Topic review

3D Bone Bioprinting

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Submitted by: Ilaria Roato


Every year, approximately a couple of million bone grafts are performed worldwide to treat bone lesions, of which about 1 million only in Europe, thus bone regeneration is necessary to replace the damaged tissue, while the improvement of bone healing, both qualitatively and quantitatively, is mandatory. Bone tissue is constituted by cells with functions carefully coordinated, and a complex cross-talk between bone forming and inflammatory cells is known to guide successful regeneration, thus repairing bone is not an easy task. Autografts are still considered the gold standard for repairing bone defects, although they are not without significant drawbacks, such as donor site availability and possible morbidity. To overcome the pitfalls of grafts, researchers relied on bone tissue engineering (BTE) and 3D bioprinting techniques to produce cell-laden scaffolds, in which bone biological components are assembled to form a 3D environment. Several techniques of bone bioprinting have been developed: inkjet, extrusion and light-based 3D printers, which use different bioinks, i.e., the printing materials.

1. 3D Bioprinting

3D bioprinting is a cutting-edge technology with a broad utility in bone tissue engineering (BTE) and regenerative medicine (RM) [1][2]. It is used to build constructs starting from a single cell type using layer-by-layer deposition of specific bioinks, which are essentially the biological components needed for the scaffold. Therefore, 3D bioprinting allows to develop highly reproducible, spatially controlled structures made of different materials, growth factors and cells, such as synthetic bone substitutes.The great advantage of 3D bioprinting relies in the potentiality to spatially distribute the cells within the solid or semi-solid biomaterials, thus optimizing tissue regeneration [3]. The development of 3D-bioprinted bone tissues is of great relevance and impact on clinical practice, because it also allows the reconstruction of bone defects with complex shape, just by translating computed tomography (CT) or microCT data of defects to printable image of them, leading to patient-specific implants [4][5][6]. The ideal scaffold should resemble a 3D structure and composition of human bone, it has a resorption rate that gives time to the bone from the recipient site to replace it, it provides nourishment of the graft cells and allows vascularization, which is essential for the graft success and a higher bone healing ability compared to non-osteoinductive ceramics [7]. Moreover, 3D bioprinting allows the production of constructs with different geometrics, porosity, and sizes, which are features relevant to obtain more osteoinductive scaffolds. Generally, osteoblasts or progenitor cells need a proper stimulation by bone morphogenetic proteins (BMPs) [8] for osteogenic differentiation, but some biomaterials, such as calcium phosphate (CaP) ceramics can induce an intrinsic osteoinduction, where mesenchymal stem cells (MSCs) differentiate into osteoblasts, even without exogeneous BMPs, avoiding the adverse effects of BMPs treatment [9][10][11][12]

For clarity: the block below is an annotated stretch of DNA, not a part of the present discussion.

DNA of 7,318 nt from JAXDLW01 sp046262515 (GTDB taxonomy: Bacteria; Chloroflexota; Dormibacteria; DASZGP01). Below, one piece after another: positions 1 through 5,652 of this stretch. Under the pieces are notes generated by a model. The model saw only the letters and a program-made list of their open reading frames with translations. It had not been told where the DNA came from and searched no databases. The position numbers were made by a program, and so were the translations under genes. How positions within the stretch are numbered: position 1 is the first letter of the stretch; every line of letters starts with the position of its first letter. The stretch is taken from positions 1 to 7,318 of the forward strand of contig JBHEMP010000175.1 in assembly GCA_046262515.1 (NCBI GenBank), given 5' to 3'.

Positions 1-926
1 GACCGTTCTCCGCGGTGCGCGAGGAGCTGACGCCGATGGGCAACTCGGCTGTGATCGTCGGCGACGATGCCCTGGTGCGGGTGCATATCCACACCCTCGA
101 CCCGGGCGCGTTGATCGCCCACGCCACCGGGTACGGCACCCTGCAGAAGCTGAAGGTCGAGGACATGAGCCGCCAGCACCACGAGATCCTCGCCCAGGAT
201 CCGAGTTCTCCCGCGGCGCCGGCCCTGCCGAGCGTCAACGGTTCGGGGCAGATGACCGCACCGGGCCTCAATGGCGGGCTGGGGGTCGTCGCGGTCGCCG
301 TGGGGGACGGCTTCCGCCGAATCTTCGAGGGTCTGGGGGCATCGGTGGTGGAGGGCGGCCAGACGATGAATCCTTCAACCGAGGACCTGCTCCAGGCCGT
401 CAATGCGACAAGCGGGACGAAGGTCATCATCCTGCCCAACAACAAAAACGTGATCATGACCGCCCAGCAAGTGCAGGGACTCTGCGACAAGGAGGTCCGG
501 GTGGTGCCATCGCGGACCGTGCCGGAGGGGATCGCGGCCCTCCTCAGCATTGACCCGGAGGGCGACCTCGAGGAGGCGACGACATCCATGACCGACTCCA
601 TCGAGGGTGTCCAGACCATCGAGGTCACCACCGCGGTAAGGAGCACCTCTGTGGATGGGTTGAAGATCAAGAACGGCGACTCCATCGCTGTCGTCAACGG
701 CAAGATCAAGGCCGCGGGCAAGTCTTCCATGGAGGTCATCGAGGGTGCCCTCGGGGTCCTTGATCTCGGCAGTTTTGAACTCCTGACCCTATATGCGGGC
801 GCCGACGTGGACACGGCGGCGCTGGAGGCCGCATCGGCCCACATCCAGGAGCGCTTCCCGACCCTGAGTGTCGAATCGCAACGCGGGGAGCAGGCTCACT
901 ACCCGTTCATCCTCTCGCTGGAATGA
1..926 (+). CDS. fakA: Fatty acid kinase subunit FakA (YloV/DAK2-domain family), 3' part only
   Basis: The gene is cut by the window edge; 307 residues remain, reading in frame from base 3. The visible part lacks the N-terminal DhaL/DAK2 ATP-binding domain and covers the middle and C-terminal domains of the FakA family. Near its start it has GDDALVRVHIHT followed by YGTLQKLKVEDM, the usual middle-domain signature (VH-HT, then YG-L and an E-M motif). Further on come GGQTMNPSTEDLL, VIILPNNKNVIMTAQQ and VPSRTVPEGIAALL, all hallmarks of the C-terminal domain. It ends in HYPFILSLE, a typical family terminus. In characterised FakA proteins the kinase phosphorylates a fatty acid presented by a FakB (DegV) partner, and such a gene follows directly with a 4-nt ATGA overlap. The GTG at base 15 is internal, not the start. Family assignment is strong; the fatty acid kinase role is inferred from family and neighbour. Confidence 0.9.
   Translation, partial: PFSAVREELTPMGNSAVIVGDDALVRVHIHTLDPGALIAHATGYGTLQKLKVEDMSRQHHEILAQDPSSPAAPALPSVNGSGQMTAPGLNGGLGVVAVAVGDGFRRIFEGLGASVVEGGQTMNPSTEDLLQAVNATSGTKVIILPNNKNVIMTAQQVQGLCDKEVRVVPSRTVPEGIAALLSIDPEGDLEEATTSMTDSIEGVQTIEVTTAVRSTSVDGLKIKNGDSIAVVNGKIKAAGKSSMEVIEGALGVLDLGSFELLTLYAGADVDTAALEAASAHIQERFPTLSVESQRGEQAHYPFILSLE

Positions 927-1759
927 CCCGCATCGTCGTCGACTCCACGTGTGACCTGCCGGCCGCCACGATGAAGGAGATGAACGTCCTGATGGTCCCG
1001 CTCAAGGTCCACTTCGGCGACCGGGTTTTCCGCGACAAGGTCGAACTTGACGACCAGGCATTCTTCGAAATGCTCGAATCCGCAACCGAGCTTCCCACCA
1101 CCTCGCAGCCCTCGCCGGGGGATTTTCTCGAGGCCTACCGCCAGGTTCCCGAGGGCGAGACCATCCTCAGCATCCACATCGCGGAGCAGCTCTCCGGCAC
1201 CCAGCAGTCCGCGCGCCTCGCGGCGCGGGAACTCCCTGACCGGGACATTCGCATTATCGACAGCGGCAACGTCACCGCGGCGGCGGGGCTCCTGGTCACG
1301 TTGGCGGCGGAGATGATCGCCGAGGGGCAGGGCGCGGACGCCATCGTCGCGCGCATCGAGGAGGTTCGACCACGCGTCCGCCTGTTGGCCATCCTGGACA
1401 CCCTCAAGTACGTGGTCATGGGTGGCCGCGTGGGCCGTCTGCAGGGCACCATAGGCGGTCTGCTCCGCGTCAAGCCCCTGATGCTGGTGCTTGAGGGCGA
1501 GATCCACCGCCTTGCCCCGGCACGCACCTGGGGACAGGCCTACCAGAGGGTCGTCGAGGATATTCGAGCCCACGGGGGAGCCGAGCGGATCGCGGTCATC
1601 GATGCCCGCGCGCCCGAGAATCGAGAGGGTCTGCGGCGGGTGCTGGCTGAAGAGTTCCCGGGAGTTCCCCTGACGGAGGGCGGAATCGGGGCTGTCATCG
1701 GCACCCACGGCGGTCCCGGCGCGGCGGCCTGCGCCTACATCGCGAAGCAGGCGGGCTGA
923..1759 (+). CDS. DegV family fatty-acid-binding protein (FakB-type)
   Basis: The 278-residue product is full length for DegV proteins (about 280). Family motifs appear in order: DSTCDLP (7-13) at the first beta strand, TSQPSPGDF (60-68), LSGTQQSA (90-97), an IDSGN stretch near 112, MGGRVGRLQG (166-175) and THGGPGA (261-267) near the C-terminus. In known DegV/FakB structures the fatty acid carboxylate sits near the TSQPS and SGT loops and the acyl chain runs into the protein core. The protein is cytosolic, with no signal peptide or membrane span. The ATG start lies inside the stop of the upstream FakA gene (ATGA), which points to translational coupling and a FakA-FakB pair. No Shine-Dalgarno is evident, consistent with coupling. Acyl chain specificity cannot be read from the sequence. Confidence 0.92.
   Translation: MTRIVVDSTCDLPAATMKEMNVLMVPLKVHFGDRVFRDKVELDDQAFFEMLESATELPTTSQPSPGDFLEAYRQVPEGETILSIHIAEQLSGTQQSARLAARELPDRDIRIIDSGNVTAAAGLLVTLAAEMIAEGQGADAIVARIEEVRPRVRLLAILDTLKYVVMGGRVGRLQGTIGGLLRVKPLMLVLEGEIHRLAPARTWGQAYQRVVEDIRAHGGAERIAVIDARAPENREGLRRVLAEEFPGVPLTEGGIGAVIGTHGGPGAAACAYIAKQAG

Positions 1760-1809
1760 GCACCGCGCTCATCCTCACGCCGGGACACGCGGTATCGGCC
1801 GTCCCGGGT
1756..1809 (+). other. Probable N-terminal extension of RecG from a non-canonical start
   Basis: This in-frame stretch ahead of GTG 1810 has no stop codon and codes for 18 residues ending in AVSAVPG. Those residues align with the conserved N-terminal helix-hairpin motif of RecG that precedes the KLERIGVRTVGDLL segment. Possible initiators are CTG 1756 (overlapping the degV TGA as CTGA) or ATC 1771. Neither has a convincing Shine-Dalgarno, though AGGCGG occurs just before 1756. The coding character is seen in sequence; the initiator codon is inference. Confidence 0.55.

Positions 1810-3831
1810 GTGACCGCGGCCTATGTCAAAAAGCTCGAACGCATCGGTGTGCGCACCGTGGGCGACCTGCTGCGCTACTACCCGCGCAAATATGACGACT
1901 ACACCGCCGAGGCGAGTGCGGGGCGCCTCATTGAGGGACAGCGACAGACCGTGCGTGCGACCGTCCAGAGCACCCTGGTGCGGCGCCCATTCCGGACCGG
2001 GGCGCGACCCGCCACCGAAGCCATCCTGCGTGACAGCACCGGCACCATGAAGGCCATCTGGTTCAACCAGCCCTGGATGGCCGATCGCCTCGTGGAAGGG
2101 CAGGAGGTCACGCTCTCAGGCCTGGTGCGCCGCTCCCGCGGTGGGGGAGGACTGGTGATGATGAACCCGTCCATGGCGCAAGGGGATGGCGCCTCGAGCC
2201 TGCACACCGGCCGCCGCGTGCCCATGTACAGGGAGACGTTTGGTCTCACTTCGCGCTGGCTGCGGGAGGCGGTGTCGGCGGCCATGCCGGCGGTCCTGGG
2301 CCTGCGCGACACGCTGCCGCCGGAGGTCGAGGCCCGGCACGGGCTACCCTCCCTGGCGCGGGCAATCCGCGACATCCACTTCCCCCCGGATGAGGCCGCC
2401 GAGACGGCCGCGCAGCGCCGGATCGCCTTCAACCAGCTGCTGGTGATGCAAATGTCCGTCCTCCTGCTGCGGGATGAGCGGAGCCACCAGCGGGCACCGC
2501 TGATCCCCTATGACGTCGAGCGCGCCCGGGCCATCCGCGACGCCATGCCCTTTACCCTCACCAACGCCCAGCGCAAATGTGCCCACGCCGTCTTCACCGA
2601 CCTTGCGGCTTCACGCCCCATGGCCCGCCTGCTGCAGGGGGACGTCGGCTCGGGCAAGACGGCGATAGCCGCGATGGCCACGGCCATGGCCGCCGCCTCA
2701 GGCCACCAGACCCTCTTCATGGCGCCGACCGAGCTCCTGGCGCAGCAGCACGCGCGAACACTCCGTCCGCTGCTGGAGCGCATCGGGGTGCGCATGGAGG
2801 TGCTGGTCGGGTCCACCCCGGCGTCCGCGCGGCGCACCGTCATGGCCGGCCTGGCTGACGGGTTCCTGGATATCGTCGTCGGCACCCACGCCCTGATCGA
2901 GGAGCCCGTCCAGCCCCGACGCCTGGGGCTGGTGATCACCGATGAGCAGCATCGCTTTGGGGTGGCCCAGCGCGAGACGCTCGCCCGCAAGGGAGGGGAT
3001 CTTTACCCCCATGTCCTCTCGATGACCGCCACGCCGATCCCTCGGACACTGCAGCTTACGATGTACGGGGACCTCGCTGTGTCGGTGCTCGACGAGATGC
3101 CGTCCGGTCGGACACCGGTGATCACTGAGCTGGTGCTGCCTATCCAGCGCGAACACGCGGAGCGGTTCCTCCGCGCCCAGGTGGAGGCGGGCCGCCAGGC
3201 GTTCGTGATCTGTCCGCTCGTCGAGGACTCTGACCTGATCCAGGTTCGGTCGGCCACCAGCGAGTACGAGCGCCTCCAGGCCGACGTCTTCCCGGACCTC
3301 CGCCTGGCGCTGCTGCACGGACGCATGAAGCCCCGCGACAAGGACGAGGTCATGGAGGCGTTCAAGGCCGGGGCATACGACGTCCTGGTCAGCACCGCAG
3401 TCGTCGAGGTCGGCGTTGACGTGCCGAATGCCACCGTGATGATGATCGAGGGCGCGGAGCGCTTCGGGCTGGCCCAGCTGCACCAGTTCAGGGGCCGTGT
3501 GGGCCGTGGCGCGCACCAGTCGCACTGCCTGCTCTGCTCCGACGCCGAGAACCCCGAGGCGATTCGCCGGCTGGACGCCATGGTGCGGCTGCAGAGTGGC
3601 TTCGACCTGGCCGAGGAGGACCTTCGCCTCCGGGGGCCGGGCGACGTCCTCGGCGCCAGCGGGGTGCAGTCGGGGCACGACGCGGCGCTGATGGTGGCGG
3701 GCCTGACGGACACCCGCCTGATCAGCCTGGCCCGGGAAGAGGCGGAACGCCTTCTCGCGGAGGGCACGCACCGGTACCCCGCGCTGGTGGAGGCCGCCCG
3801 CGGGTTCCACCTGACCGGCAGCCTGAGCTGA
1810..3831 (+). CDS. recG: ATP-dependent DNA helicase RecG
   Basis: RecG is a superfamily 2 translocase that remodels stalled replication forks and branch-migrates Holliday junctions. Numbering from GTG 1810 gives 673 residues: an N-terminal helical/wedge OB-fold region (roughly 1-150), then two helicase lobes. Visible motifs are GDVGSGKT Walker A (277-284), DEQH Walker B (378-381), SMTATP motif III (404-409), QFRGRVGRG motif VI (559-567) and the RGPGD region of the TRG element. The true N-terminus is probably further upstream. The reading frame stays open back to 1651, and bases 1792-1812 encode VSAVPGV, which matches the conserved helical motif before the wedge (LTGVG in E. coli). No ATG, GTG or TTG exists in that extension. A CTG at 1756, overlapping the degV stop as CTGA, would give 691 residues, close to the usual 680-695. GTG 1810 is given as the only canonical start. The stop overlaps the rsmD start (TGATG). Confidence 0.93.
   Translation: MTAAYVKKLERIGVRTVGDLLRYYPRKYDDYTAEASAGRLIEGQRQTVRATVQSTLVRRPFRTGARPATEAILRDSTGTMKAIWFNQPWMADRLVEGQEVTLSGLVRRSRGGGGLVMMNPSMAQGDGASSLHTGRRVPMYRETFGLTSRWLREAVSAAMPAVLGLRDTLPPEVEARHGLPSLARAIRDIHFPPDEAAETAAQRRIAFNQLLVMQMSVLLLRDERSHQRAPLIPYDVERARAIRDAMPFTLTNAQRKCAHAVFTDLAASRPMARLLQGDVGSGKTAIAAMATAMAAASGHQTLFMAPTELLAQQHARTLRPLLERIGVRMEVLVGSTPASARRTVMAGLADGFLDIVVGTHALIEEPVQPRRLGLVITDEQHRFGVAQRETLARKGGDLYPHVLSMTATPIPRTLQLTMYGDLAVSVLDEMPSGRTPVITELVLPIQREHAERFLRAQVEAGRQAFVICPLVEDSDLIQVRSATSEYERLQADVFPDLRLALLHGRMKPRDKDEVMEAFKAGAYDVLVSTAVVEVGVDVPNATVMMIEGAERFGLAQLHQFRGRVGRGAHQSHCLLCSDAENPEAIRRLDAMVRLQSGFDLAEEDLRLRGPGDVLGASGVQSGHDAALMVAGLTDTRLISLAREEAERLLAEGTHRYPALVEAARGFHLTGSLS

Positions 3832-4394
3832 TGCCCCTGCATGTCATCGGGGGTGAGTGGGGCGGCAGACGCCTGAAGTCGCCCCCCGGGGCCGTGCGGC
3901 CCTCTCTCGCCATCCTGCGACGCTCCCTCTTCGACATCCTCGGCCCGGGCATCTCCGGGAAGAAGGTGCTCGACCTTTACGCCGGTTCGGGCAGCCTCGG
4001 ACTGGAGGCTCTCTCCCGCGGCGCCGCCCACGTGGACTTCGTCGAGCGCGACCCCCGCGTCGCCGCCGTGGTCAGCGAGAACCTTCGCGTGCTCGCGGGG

Bioinks are the key components of bioprinting technology; they include printable organic and inorganic materials, biological factors and other components that enhance cell growth, differentiation and preserve shape fidelity during free-form deposition as extruded filaments [13][14][15][16]. Bioinks useful to obtain effective bone substitutes require properties including biocompatibility, biomimicry, biodegradability, bioprintability and mechanical integrity [17][18]. Thus, the design of the appropriate bioink is probably the main challenge of bioprinting [19][20]. Importantly, bioprinting of bone requires the use of bioinks capable of transitioning from a liquid state to a gel structure, without compromising cell viability and bioactivity [6]. Since bone is exposed to different and not uniform mechanical stress, and to various nutritional and vascular needs, bioinks must possess physical properties providing aid for cell differentiation by ensuring a favorable 3D microenvironment [21]. Starting from the introduction of cross-linkable bioinks, such as methacrylated gelatin and hyaluronan, more and more new materials are being engaged to make optimized bioinks. Another approach relies on the use of composite materials, which combine the advantages of each bioink, improving their mechanical strength, printability, biocompatibility, and gelation characteristics [22][23][24]. Macrostructural and geometry properties of material have a deep impact on the effectiveness of a scaffold, because porous materials, characterized by numerous pores of variable size and connectivity, are suitable for the passage of oxygen, nutrients, and cellular wastes. Notably, the porosity of the cell-laden scaffold is known to affect tissue formation and concomitant angiogenesis, which are two critical aspects for BTE [25][26][27]. Tarafder et al. [28] showed in a rat model that the control of the pore size resulted in an increased compressive strength, cell density, biocompatibility, and osteogenesis [28]. Various scaffolds based on different bioactive nanomaterials have been tested for their capabilities to induce new bone formation. For instance, hydroxyapatite (HA) nanoparticles showed a favorable osteoinductive activity on MSCs. In particular, HA nanostructured with concave macroporosity, derived from CaP crystals, accelerate osteoinduction, since they are chemically and structurally similar to those of the natural bone tissue [29]. Other nanoparticles made by different components, such as molybdenum-doped bioactive glass [30], magnetic iron oxide [31], strontium containing bioactive glass [32], and gold [33] showed osteoinductive abilities. Depending on the final aim, the cells can be deposited onto the scaffold biomaterial during the printing process, generating the scaffold-based bioinks [19] or, alternatively, they can be directly printed embedded in the biomaterial, implementing the scaffold-free bioinks [34][35][36].